Wednesday, January 29, 2014

Celebrating Mozart's birthday

I didn't realize that Monday was Mozart's birthday until Eric Wagner wished me (and the rest of y'all) a "Happy Mozart's birthday" in the comments for the day's post.

I pulled out an MP3 player, hooked it up to the stereo, and listened to two of my favorite pieces: The piano concerto No. 24 (featuring Murray Perahia in the version I picked) and the piano quartet in G Minor (with Peter Serkin and the Yale String Quartet). I did my best to listen to them without "doing" anything. Reading Oz Fritz has helped remind me that's OK.

I doubt that either piece, certainly not the piano quartet, would make it on a "greatest hits" Mozart album. One of the most remarkable facts about Mozart's output is how great much of it was, not just the most familiar and the most played pieces.

This was a point also made by Andrew Ross in his collection of music essays, Listen to This. The chapter on Mozart records how Ross took a 180 CD recording of Mozart's complete works on the Phillips label and transferred it to his iPod (9.77 gigabytes at the "minimum listenable bitrate," which unfortunately Ross doesn't specify) and then listened to all of it from beginning to end. "From the start, the music is astonishingly well made," Ross reports.

I don't have the financial wherewithal to own the complete works (and I don't know how I would find time, anyway, to listen to all of it if I did) but like any other classical music buff, I own a lot of Mozart. (Amazon makes it easy to do this; I own two very cheap, large Mozart collections, the Bach Guild's "Big Mozart Box"  and a set called "Mozart — 100 Supreme Classical Masterpieces," put out by a Swedish music label that has pioneered making big, cheap music collections available on the Internet.)

The other day, I was reading an online biography of Jimi Hendrix, and I focused on the astonishment of many listeners when they heard him perform for the first time. Mozart seems to have had a similar impact upon listeners. (Robert Anton Wilson writes about this in the Historical Illuminatus trilogy,where Mozart appears as a character.) Both men died young, robbing posterity of a great deal of music.  (For Oz Fritz's thoughts on rock's top guitarists — he ranks Hendrix No. 1 — go here.)  Hendrix was only 27 when he died and it's painful to speculate on where his talents would have taken him. Mozart made it to age 35. Many of his best works were composed late in life and his last year was a good one; it's frustrating to wonder what else we'd have if he had a few more years.

I can't give a citation because I can't remember the book where I read it, but I came across a passage years ago about two famous musicians discussing composers. One asked the other who his favorite was, and he replied, Beethoven. The other said, "I thought you were going to say Mozart." "Oh, I thought you meant besides Mozart," replied the first.

Michael Walsh, in his Who's Afraid of Classical Music?, wrote, "Mozart was the greatest composer who ever lived, and who probably will live."

Rankings of the best composer are ultimately a little silly and undoubtedly subjective. If I were pushed, I'd probably go with Beethoven. But the statements about Mozart seem less silly after carefully listening to much of his music.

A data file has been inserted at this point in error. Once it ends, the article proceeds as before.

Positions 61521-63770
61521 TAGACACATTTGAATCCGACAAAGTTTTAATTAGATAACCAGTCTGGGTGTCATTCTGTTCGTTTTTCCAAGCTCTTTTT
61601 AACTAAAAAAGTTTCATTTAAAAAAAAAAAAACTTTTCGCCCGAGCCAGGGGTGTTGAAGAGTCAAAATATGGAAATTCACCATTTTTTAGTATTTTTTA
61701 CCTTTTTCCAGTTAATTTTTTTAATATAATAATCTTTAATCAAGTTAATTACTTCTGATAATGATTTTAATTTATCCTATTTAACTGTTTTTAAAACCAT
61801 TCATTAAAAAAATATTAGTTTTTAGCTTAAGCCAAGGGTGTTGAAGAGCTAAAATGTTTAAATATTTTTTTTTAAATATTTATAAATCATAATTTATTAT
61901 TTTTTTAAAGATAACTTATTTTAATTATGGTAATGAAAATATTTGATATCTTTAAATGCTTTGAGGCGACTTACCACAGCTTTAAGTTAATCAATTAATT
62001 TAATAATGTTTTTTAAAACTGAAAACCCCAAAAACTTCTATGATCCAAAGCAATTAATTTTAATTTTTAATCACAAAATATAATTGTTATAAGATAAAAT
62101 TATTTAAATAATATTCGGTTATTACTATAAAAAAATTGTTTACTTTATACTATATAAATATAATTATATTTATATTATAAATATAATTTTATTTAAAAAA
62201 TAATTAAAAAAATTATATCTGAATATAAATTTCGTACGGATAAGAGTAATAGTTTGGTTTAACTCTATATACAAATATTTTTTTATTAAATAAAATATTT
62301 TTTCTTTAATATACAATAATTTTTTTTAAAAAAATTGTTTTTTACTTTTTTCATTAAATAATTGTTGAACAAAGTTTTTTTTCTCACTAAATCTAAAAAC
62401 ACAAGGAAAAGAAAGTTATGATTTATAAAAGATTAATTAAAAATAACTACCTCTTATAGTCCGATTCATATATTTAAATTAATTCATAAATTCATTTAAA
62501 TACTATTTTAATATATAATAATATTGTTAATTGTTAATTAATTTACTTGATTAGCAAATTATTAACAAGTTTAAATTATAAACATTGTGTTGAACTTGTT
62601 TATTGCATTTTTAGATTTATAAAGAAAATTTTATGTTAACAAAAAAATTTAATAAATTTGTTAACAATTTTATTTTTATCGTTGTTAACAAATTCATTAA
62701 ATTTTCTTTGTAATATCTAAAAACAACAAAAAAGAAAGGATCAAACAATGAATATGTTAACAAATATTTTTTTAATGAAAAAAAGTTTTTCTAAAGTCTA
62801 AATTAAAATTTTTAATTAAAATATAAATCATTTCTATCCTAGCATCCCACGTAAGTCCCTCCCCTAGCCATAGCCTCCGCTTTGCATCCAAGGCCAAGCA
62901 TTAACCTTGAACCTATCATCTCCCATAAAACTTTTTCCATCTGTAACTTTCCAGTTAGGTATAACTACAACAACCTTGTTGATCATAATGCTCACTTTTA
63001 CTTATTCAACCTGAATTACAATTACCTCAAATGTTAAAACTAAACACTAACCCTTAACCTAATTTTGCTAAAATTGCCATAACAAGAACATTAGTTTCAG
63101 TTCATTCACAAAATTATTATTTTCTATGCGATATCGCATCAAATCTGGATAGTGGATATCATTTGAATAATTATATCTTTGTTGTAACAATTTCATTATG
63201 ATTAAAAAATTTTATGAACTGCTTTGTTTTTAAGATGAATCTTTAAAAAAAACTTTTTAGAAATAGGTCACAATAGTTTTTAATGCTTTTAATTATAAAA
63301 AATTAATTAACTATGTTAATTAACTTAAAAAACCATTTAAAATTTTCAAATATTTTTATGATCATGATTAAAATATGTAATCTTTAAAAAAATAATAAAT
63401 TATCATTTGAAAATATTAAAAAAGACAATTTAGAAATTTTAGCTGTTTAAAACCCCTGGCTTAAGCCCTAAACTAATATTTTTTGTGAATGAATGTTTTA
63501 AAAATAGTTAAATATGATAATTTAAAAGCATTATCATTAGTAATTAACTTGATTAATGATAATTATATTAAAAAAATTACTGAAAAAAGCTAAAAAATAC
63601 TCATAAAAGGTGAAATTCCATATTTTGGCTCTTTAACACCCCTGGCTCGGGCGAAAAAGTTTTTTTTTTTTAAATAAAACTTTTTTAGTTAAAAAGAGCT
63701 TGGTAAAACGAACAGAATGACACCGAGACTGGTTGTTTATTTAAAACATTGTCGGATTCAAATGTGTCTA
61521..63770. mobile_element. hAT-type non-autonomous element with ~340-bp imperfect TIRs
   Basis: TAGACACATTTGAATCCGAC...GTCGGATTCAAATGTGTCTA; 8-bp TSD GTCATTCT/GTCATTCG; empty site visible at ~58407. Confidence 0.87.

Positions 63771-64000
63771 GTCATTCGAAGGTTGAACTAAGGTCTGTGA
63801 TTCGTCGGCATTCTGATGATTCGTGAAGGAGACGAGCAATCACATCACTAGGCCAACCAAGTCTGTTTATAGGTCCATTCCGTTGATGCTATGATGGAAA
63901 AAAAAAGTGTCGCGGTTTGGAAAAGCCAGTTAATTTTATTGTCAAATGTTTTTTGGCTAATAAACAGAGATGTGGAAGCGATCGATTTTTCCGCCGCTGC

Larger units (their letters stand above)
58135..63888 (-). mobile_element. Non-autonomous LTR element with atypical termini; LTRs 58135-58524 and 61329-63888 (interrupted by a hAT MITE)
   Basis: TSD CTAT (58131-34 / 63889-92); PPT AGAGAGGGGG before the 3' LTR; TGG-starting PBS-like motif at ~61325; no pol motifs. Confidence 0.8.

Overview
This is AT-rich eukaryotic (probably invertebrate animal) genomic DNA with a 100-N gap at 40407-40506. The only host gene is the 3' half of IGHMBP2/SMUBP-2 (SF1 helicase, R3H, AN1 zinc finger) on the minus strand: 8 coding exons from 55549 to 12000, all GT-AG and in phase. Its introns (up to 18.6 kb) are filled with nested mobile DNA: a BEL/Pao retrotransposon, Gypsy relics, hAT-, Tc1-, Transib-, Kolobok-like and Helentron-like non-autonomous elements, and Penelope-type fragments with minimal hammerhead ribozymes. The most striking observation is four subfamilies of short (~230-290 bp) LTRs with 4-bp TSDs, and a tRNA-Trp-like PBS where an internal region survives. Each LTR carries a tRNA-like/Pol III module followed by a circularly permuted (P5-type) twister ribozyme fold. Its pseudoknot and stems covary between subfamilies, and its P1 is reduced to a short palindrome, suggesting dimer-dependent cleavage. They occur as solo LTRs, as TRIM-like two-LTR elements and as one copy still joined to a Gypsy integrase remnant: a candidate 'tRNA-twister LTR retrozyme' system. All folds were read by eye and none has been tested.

3 comments:

Eric Wagner said...

Faure! No, I guess I wouldn't say that really; I just have his first Violin Sontata on right now, which I consider one the most magical pieces ever. Great post, as usual. I plan to listen to more Mozart this weekend. I listened to part of a piano concerto this morning (I think K595, #27). I plan to listen to two recordings of #23, K488, this weekend because a friend just mentioned that concerto to me. I personally like #25, K503, best, largely because I love the book on it edited by Joseph Kerman. About 20 years ago I saw that book in a Tower Records. (I miss Tower.) My local libraries didn't have the book, and I couldn't afford to buy it. It has come to symbolize for me all my bad decisions about money over the decades. After I moved to California I got a copy from a library here and read it twice.

I remember reading a great article in Contemporary Keyboard magazine around 1980 called "How to Play the Name That Composer Musical Intimidation Game." It jokingly referred to Mozart as the "Greatest Musical G.O.A.T" (Genius of All Time). Interestingly, Mozart's reputation sagged in the nineteenth century. People considered him too frivolous during the canonical reign of the Three B's (Bach, Beethoven, and Brahms). Richard Strauss helped to elevate Mozart's reputation, and Mozart's reputation seemed to peak in the 1980's with the play and movie Amadeus and the pop song of the same name.

I find it interesting that Ezra Pound and Louis Zukofsky both saw J. S. Bach as the great composer.

CrypticMusic said...

When I was studying at university, being a saxophonist I didn't get much opportunity to play any Mozart. We had a lot of Bach transcriptions, a bit of Beethoven, but mostly 20th C. repertoire. Yet I consistently heard from the piano students that Mozart was incredibly difficult to play -- not in the same way that a Bach 4-part fugue is difficult, or like a dense and pounding Beethoven sonata, but difficult to achieve the right level of clarity. Mozart's music can appear light, and pretty, and even frivolous, but not a single note is out of place, and if you play a wrong note it jumps out at you immediately.

Modern composers tend to cite Bach and Stravinsky as major influences, but it would be nice to hear Mozart touted as an indispensable model again. It could inject some much needed clarity into our over-stimulated internet life.

Oz Fritz said...

Thanks for the shout out, Tom!

I enjoy these posts and comments on classical music; find them helpful and educational for my classically challenged music listening repertoire.